Children to Return to Special Education Schools

It can be a challenge to transition children with special needs from their home environment to their special education schools. When summer break is over, it’s the parents’ responsibility to prepare their kids for a fresh school year, daily coursework, and a new teacher and environment. Fortunately, there are many ways that parents can aid their special needs students to set them up for success. Follow these tips to make the transition into the upcoming year easier for you and your child.

1. Schedule an Early Classroom Visit

Allowing your child to visit and explore his or her new classroom can make the experience more comfortable during the first days. Many educational institutions host an open house several days or weeks before the start of the year so that kids have a chance to meet their new teacher and peers. Parents also have the opportunity to learn about classroom routines and the curriculum that will be followed.

2. Get Everyone Involved

Help your child feel more in control of the situation by allowing them to partake in school preparation. Wardrobe shopping is an excellent way to get kids excited for their return to the classroom. Encourage your child to purchase new clothing for their wardrobe and to find the items on their supply list. Go over any classroom rules and other important information in the days leading up to the first day.

3. Establish Before and After School Routines

Many special needs kids thrive on routines, and most special education schools aid parents by following a strict routine during the day. Parents should also create a before and after school routine that can help kids feel more comfortable with changes in their normal routine. Consider practicing this routine several times before the first day.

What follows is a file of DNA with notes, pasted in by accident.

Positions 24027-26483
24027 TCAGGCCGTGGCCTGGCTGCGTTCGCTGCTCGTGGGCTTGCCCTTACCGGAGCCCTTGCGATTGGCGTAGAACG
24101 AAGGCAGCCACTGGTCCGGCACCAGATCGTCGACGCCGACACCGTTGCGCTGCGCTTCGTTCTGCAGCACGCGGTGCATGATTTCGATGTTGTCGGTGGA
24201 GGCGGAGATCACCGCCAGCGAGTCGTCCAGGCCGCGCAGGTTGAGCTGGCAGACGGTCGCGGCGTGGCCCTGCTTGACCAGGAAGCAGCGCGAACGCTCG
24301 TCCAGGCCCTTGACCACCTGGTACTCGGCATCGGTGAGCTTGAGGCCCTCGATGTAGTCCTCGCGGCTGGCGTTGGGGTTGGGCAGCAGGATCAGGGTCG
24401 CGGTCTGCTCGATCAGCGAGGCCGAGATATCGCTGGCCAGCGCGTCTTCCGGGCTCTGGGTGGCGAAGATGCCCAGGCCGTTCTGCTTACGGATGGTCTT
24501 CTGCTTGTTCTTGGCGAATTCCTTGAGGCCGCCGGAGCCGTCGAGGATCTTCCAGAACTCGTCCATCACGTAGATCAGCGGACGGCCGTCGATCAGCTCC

4. Practice Calming Techniques

If your child has difficulty keeping calm in loud or chaotic situations, it can be helpful to teach him or her self-calming techniques that can be done in times of high stress. Deep breathing is an excellent way to put the mind and body at rest when in an anxious state. Practice deep breathing exercises at home for several weeks and help your child work through his or her emotions while maintaining a sense of calm.

5. Create a Transition Scrapbook or Binder

Many children with special needs have an easier time dealing with changes by physically seeing them on paper. Consider creating a binder, notebook, or scrapbook of papers, photographs, and drawings that could help your child to better adjust to their new environment. Take a picture of the teacher and the classroom. Have your child draw pictures of his or her peers. Place all documents in a book that they can look at.

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